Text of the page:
Mayor-President Robideaux wants to rededicate $18 million from the library’s fund balance to pave roads and clean coulees, but there are hidden costs that must be accounted for.
At a job fair tomorrow at South Louisiana Community College IBM will try to recruit people to move from Lafayette to Baton Rouge with the help with LED.
The gist: Mayor-President Joel Robideaux wants to move $18 million in library funds to roads and drainage projects. Councilman Bruce Conque, however, offered a compromise in a press release this morning, suggesting Robideaux take $10 million, leaving $16 million in the library’s fund balance after ongoing projects are complete.
Conque argues Robideaux’s proposal leaves the library without much wiggle room given it lost $3.2 million in annual revenue when one of its three millages failed last year. Revenues will dip from $12 million to under $9 million when the millage rolls off this year. Should library expenses remain at the current level, around $12.8 million annually, it will start running a deficit in the next fiscal year.
“We can part with some of it,” Andrew Duhon, vice president of the library board of control, tells me. “The amount the mayor-president wants is inappropriate.” Conque said in the press release that library leadership is on board with his counter-offer. The council must approve putting the rededication measure before voters.
Let’s see what happens in 2022. That’s the essence of Conque’s compromise. A $4.5 million property tax renewal is on the block that year. There was a time when library taxes were considered untouchable; now it’s hardly a given that voters will support the remaining millages. Should the millage fail, the library could be set up for long-term hardship, the councilman says. Conque is concerned the $8 million fund balance that would remain if Robideaux’s proposal is approved by voters is insufficient to cover the costs of planned expansions, at the Clifton Chenier Center and the North Regional Library, and lost revenue.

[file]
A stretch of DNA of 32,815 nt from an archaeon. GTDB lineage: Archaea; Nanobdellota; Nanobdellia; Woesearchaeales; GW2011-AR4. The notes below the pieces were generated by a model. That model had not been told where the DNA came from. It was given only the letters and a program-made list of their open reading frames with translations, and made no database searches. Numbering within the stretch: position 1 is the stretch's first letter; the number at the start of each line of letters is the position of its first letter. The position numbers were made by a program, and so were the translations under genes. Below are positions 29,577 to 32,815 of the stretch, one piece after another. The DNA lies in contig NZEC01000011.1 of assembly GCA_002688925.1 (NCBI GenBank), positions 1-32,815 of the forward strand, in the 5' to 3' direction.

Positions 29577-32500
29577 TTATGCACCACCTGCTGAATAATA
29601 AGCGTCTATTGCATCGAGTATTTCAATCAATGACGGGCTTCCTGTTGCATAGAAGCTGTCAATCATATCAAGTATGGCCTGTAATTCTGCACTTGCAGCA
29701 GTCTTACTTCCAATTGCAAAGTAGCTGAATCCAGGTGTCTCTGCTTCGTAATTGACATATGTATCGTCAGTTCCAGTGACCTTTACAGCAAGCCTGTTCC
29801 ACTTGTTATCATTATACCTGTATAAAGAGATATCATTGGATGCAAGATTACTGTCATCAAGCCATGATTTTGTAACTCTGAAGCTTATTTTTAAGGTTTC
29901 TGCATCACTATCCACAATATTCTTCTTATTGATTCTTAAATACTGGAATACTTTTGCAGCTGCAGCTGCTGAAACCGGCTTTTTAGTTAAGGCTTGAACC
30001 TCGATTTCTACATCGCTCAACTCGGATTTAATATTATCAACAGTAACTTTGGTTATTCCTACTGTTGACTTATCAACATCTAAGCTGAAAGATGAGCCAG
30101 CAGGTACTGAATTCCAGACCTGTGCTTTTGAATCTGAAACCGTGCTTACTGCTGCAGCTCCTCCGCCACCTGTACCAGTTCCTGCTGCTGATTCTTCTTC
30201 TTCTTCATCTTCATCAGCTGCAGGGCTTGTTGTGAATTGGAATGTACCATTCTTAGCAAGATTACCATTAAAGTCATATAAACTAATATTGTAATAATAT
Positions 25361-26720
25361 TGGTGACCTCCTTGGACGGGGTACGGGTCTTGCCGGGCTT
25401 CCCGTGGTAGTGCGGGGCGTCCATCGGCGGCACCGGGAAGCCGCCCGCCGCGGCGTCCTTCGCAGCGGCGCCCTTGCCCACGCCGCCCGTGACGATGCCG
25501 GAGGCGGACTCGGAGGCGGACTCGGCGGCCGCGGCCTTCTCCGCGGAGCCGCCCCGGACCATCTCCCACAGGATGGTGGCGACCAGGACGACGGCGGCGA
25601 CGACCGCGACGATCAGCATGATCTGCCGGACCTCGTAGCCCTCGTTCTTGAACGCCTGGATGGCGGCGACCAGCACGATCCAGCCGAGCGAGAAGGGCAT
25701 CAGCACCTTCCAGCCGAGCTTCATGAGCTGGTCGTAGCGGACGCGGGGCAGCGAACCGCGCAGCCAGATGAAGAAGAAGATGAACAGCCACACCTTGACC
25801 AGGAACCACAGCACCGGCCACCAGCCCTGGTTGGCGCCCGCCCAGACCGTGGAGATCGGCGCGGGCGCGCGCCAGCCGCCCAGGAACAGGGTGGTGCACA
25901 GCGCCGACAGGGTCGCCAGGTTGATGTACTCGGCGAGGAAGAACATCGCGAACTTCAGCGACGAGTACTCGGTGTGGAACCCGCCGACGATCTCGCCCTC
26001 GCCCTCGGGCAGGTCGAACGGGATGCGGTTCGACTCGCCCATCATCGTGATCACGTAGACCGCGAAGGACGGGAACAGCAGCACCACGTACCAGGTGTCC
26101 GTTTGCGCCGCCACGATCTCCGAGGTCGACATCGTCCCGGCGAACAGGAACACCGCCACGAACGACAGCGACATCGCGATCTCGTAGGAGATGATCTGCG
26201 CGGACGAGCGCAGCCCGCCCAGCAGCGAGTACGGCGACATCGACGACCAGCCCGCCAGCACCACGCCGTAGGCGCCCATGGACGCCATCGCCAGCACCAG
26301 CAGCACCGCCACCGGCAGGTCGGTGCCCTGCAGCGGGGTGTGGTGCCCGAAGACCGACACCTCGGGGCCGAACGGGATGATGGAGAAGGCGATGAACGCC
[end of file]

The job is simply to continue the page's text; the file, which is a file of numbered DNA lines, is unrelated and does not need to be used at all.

“Is that the best use of the money, to hang onto it for whenever we need to do those expansions?” Robideaux asked in a report in The Daily Advertiser. “Or is it more important to look at what else we can do with that money?”
“This is not something we dreamed up yesterday,” Duhon says of the expansion plans, saying Robideaux never talked with library leadership before he announced the idea. “These things should be discussed,” he tells me.
Where will the money go? That’s still unclear. Robideaux told The Advertiser he’ll announce the projects before the voters go to the polls. LCG recently took an $18 million cash advance from general fund dollars on a $30 million bond package to pay for street and drainage projects.
What to watch for: Whether other council members sign on to Conque’s compromise, which will be offered as an amendment to Robideaux’s resolution on Tuesday. The council will vote then to send the proposition to voters in May. Councilmen Kevin Naquin, Jared Bellard and William Theriot have co-sponsored Robideaux’s resolution to rededicate $18 million.
The gist: Jobs of the future require degrees or certifications, but Acadiana’s workforce isn’t educated enough, according to business leaders. At a summit last week, One Acadiana launched 55 by 25, a community-wide effort to boost the number of workers holding post-secondary certificates or diplomas to 55 percent of the population by 2025.
About 40 percent of the working age population in Acadiana has a degree or certificate. The region ranks fifth in the state. Louisiana ranks 48th in the nation. By 2025 regional attainment is projected to rise organically to 44 percent, meaning there’s an 11-point gap the initiative aims to close. That’s about 44,000 people to credential.
“We’re going to wage war on allowing our citizens to be uneducated,” says Dr. Natalie Harder, chancellor of South Louisiana Community College, a speaker at the summit.
It ends with diplomas but starts with childhood. The initiative aims to improve readiness for kindergarten. Louisiana lags in early childhood education, a key indicator of post-secondary success. Harder says there’s low-hanging fruit too: adults who have left college degrees incomplete but have enough credits to get an associate’s degree.